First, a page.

Linux systems run many of the most critical operations behind the scenes, including a good deal of most any nation's critical infrastructure, and recently more ransomware groups have been introducing Linux versions.
If these systems are disrupted by a ransomware attack, it could spur the catastrophic event that the CNSS is warning about.
Ransomware attacks on these systems could make events like the Colonial Pipeline disruption in the US look like a blip, so we should be making all necessary preparations to address this rapidly growing threat.
Unfortunately, this fact makes Linux even more alluring to today's ransomware gangs — many of which are affiliated with nation-states that have unlimited resources.
Linux runs approximately 80% of Web servers and is the most common operating system for constrained, embedded, and IoT devices used in sectors such as energy and manufacturing. Linux also drives most government and military networks, financial and banking systems, and runs the backbone of the Internet.
Furthermore, Linux runs most organizations' database servers, file servers, and email servers. Linux unifies the IT stack and makes the network more easily managed. So, if an attacker gains access to a Linux environment, it has access to an organization's most critical systems and data.
Given its lack of market share for desktops and laptops, Linux security offerings tend to be an afterthought. In fact, most endpoint security solutions don't even cover Linux, so options are few. This makes defending Linux systems a major challenge.
Over the course of 2022, ransomware attacks targeting Linux systems increased by 75% from the previous year, and ransomware gangs have been introducing new Linux versions at an increasing pace.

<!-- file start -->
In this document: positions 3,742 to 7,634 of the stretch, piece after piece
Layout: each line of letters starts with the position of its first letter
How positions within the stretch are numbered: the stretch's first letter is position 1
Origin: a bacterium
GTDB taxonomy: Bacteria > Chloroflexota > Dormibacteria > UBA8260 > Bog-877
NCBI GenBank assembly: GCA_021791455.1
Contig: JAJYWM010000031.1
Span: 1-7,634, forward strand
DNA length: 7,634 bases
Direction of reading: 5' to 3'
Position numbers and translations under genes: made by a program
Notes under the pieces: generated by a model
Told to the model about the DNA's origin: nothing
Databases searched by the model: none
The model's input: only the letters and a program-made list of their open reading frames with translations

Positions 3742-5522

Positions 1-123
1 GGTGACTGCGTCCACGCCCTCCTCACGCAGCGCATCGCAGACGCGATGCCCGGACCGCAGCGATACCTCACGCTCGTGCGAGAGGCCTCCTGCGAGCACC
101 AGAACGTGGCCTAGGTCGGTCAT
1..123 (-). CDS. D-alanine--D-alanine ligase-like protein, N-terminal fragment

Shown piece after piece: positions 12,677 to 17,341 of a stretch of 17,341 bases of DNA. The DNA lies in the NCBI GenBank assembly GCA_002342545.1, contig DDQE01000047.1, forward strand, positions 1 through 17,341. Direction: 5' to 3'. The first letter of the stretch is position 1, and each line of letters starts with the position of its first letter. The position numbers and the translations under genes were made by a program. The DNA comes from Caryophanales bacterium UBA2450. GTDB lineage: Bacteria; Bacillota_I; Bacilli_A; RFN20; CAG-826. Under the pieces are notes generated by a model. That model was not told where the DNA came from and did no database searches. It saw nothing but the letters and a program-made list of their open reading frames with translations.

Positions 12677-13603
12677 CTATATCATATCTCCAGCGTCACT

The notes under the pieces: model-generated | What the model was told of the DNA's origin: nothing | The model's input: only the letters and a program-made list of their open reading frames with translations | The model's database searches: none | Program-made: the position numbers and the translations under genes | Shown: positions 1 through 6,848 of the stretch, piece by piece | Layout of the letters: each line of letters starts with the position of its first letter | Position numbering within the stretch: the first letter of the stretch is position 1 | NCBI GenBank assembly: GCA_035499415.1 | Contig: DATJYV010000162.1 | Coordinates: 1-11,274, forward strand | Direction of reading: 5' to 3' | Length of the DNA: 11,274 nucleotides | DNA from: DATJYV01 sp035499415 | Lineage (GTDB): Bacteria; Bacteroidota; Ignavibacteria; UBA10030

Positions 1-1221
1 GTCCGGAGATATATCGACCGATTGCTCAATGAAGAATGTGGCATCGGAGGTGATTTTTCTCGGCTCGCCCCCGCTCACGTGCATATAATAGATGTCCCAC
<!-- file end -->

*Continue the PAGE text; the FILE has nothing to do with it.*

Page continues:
Attackers are increasing their attention on Linux servers for a few reasons — namely, disrupting Linux servers holds the potential to inflict a lot of pain, and attackers know that more pain translates to more dollars in their pockets from higher ransom demands.
The "always on, always available" nature of Linux systems paints a huge target for threat actors, and compromising Linux systems provides a strategic beachhead for moving laterally throughout a targeted organization's network. And Linux is open source, which means attackers have a great deal more insight into how Linux systems are running, and have a head start in customizing attacks.
The targeting of Linux systems has the potential to cause serious disruptions far beyond the scale of what we have seen in any ransomware attacks to date. The consequences of not redoubling our efforts to defend Linux systems could prove catastrophic, but we can reduce the threat of a major disruption and its potential impact by preparing now.
Specific measures to ensure an organization is resilient after a ransomware attack will come from the organizations themselves, and they should not hold out hope that the government will be able to offer anything in the way of preventative protection beyond some symbolic gestures.
Halcyon.ai is the leading anti-ransomware company that closes endpoint protection gaps and defeats ransomware through built-in bypass and evasion protection, key material capture, automated decryption, and data exfiltration prevention – talk to a Halcyon expert today to find out more. Halcyon also publishes a quarterly RaaS and extortion group reference guide, Power Rankings: Ransomware Malicious Quartile.